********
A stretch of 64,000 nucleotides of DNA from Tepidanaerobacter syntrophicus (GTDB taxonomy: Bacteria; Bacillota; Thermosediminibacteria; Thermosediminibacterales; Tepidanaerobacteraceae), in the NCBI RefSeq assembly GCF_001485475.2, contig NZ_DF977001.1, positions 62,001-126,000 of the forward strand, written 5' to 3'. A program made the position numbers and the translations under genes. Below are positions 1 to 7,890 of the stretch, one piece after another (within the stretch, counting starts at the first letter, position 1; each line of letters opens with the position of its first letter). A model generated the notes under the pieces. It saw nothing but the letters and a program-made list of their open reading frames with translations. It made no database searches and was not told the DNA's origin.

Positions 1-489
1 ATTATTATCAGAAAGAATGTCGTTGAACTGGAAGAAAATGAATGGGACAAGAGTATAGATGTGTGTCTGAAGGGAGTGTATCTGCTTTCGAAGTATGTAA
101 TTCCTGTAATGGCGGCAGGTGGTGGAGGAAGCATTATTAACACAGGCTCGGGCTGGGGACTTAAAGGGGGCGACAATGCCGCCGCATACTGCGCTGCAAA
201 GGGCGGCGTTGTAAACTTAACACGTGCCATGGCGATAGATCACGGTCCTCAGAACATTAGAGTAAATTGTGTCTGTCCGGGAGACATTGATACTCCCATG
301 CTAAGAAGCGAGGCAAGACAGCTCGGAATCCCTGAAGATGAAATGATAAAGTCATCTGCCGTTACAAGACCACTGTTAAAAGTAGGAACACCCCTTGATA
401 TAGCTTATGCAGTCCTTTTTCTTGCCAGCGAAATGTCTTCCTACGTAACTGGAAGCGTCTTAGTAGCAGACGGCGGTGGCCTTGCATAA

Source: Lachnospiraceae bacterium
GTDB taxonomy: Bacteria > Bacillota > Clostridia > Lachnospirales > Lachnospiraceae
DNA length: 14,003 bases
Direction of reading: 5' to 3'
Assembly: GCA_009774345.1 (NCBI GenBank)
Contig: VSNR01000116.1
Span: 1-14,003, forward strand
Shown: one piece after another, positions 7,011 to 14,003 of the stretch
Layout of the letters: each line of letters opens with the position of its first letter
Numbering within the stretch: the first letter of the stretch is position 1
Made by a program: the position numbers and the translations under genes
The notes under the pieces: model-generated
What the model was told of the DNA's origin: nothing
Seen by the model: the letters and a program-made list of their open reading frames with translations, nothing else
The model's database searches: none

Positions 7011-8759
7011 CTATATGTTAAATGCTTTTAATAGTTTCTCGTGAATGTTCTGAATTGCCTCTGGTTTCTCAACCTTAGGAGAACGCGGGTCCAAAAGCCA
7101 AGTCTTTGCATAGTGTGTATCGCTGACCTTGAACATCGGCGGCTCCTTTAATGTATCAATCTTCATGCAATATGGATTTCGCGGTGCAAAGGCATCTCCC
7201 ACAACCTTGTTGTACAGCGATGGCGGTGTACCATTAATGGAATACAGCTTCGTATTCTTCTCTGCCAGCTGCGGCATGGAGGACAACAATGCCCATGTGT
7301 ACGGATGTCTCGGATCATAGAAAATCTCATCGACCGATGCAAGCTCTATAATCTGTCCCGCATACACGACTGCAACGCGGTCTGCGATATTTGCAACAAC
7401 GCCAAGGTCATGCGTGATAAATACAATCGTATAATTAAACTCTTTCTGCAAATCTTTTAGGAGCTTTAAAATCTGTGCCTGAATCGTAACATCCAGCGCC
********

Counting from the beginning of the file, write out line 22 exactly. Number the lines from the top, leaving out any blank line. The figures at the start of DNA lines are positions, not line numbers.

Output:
The model's database searches: none